I read a book recently by David Fitch which really upended my whole world. The name of the book is, “The Great Giveaway,” and it’s a buffet of food for thought for American Christianity. Fitch dedicates the entire first chapter to the potential harm of something which church leaders have consistently turned to in the last couple decades as an indication of God’s blessing: boom growth. “Numbers, on their own, say nothing qualitative about what is going on in the church when viewed as the body of Christ,” he says. “Indeed, when numbers reach a certain level, a further increase in numbers may deter achieving the goals of being the body of Christ.” He comes back on that idea later in the same chapter: “the underlying purposes of the organization cannot help but change when managed for efficiency, largeness, and effectiveness.”
Simply put: your priorities are different when you’re programming to get bigger versus when you’re building disciples.
I can already hear the browsers closing.
I know this isn’t a popular idea. We would much rather listen to Joel Osten telling us how God wants to give us enormous homes and a million dollars, but there are high stakes here. If we’re going to be the true body of Christ, I think this is really important.
From me, a marketer
So here’s a little background: I work in marketing. For almost 15 years, I have worked at a few different places to promote websites, fire helmets, thermal imagers, real estate companies, and all kinds of cool stuff. I understand when I’m pushing a sale. I understand a call to action and portraying your product to entice a target demographic.
It’s odd that I used to turn off that awareness when I was involved in church activities. For some reason, posting a picture of myself to social media during a church event just didn’t seem like the same thing as posting to social media to sell a product. I wasn’t making the connection that advertising a company for brand recognition and asking someone to remember the name of your church “in case you’re interested in coming” are exactly the same thing.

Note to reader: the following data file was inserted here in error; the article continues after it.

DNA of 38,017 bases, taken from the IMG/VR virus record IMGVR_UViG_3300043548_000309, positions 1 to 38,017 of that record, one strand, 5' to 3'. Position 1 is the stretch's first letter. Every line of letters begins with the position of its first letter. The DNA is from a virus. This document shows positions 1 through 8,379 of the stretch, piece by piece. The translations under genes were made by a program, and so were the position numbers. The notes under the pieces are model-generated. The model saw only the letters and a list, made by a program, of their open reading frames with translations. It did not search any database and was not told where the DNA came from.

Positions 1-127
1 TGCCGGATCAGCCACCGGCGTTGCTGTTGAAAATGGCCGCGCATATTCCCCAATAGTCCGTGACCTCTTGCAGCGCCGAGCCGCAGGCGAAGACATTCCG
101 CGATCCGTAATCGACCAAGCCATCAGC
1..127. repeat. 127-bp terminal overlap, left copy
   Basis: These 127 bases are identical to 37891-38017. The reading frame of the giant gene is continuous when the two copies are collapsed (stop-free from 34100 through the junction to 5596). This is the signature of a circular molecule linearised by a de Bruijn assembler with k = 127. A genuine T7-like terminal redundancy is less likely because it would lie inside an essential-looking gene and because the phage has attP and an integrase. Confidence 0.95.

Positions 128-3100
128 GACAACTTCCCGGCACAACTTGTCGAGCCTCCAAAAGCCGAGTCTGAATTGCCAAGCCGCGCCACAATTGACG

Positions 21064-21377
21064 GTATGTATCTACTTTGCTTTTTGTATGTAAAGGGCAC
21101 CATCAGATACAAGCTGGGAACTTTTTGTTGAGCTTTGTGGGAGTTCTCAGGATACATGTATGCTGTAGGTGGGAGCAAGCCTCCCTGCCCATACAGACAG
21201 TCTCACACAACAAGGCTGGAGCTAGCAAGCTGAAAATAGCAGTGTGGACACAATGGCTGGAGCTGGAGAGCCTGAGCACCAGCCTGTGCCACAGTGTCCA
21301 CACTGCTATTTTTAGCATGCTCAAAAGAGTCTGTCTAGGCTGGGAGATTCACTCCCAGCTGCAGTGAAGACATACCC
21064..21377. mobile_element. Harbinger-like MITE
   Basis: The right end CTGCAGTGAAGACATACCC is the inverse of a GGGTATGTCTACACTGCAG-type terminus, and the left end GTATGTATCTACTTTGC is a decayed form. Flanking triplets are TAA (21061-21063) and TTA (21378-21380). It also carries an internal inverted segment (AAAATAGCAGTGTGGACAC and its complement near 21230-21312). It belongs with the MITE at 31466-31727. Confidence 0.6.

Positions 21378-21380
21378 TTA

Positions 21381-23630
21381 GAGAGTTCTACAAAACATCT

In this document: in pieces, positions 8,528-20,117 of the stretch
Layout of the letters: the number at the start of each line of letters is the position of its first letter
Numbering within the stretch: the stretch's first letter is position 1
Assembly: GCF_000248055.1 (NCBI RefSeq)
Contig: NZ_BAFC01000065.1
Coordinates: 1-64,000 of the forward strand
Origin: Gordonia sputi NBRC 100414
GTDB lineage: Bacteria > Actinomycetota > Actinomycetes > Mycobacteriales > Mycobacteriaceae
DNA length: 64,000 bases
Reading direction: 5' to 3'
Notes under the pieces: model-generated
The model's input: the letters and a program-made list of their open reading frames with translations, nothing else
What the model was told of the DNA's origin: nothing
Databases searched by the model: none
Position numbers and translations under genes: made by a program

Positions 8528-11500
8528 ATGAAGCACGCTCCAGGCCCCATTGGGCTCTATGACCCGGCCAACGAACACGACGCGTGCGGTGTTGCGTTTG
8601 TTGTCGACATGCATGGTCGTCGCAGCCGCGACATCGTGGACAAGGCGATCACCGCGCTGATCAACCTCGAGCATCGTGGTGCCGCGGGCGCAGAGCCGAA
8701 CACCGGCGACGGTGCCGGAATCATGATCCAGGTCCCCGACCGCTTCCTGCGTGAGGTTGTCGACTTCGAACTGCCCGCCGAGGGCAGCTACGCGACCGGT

Did I do that?
Once I became aware of what I was doing, it was almost heartbreaking to see how often it happens. Taking selfies of ourselves helping someone in need. Posting pictures of the piles of stuff we’re giving to a homeless shelter. Handing out flyers for the grand production we’re putting on at Easter. Convincing ourselves that the great commission is a marketing campaign on the grandest scale.
That’s the point where the American picture of Christian success really culminates: numbers. It’s deeply rooted in capitalism, looking at sheer numbers to illustrate what a good job you’re doing. We read things like, “the Lord added to their number daily those who were being saved,” (Acts 2:47) and we think we’re fulfilling the holy mandate we were created for. That little tidbit from Acts is connected to something else, however. It’s the final thought. It’s the ending of this:
They devoted themselves to the apostles’ teaching and to fellowship, to the breaking of bread and to prayer. Everyone was filled with awe at the many wonders and signs performed by the apostles. All the believers were together and had everything in common. They sold property and possessions to give to anyone who had need. Every day they continued to meet together in the temple courts. They broke bread in their homes and ate together with glad and sincere hearts, praising God and enjoying the favor of all the people. And the Lord added to their number daily those who were being saved. (italics mine)